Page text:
Seasonality is one of so many beautiful aspects of living in Nicaragua. Everyone eats according to what is in season because imported produce from far-flung regions of the world is scarce and far too expensive to be accessible on a regular basis, as it is in North America. So, unlike our neighbors to the north, living according to the rhythms of the seasons is still a way of life here in the tropics. What this means is that each season has started to carry a distinct flavor, smell, and sensation in my memory.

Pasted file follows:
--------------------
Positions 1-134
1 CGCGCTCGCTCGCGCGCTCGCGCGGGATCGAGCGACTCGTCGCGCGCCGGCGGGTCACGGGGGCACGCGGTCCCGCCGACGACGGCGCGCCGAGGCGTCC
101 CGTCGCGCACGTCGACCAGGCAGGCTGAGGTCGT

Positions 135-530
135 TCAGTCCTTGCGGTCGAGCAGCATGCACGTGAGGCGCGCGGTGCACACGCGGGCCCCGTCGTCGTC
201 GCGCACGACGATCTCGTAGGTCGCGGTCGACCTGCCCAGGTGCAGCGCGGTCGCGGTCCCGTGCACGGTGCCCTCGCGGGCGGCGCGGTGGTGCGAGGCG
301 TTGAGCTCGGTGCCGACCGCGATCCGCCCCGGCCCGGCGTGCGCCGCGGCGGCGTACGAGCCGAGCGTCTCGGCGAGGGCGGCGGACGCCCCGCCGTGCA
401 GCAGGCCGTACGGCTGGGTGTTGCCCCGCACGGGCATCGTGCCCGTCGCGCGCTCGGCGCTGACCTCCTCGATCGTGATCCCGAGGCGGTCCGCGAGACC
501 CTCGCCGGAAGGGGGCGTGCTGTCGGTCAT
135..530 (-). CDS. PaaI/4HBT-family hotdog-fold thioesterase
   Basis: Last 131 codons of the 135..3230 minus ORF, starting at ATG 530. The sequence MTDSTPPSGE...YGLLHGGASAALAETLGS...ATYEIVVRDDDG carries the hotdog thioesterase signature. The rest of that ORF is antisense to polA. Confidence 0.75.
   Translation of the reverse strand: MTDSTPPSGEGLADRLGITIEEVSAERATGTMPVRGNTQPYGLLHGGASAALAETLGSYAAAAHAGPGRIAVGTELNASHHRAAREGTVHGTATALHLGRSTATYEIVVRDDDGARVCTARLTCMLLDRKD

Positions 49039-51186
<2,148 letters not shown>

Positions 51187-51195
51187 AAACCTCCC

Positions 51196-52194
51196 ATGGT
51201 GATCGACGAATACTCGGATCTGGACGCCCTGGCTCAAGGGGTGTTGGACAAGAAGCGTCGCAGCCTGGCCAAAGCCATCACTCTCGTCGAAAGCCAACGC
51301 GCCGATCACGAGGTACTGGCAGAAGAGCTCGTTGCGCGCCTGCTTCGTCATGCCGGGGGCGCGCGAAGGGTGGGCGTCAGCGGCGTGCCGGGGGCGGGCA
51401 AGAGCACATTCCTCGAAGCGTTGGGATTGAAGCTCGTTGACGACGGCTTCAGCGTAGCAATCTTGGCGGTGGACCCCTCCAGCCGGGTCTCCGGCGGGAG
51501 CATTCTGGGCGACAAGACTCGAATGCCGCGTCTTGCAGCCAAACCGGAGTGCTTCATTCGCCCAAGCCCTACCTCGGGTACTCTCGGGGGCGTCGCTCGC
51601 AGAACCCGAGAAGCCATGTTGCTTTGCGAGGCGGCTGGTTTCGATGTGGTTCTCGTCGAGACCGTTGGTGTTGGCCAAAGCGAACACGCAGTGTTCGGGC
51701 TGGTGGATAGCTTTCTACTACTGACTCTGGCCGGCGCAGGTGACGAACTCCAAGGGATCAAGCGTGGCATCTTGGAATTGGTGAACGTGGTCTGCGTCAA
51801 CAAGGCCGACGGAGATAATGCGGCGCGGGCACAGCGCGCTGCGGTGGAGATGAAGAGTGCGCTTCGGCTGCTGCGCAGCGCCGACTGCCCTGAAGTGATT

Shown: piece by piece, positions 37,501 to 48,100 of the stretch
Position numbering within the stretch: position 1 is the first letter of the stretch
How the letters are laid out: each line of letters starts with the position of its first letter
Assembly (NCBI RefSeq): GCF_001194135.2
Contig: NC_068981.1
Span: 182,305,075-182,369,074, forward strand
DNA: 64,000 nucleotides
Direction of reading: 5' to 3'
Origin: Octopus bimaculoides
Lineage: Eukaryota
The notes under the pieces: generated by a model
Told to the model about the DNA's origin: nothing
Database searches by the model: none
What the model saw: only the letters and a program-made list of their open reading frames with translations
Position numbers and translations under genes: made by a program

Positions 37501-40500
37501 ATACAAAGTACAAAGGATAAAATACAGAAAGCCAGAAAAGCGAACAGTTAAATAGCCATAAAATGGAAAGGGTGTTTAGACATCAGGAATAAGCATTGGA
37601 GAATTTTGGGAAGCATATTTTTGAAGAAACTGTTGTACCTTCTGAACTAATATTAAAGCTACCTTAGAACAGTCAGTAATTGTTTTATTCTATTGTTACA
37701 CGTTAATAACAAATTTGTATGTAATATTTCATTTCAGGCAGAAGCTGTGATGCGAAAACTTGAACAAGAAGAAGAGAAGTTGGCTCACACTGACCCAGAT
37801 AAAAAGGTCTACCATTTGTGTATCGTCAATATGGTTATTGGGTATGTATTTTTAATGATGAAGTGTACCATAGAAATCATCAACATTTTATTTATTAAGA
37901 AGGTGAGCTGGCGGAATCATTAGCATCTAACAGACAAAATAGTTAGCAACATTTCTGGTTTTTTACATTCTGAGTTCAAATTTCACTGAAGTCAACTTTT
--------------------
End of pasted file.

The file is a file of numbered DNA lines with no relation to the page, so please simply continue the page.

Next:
Christmas season in the mountains of Nicaragua looks and smells like the coffee harvest coming in. Coffee is grown in the mountainous regions of the country, way up where the climate is lusher and the air is fresher. As the cool, dry winds of November blow in, the coffee starts to ripen for the harvest. Every late afternoon along the winding mountain roads during this time of year, all of the coffee pickers walk home in the waning light, woven baskets slung across their backs or sacks of harvest heaved onto shoulders. The sour smell of coffee pulp as it’s being processed hangs in the air everywhere. Along the highway, workers at the co-ops push the coffee out to dry on large plastic sheets with wide-brimmed brooms. Later, it will be roasted, and from there, packaged and exported. I can never forget that coffee, the second most valuable global commodity, has its humble beginnings on these quiet mountainside farms.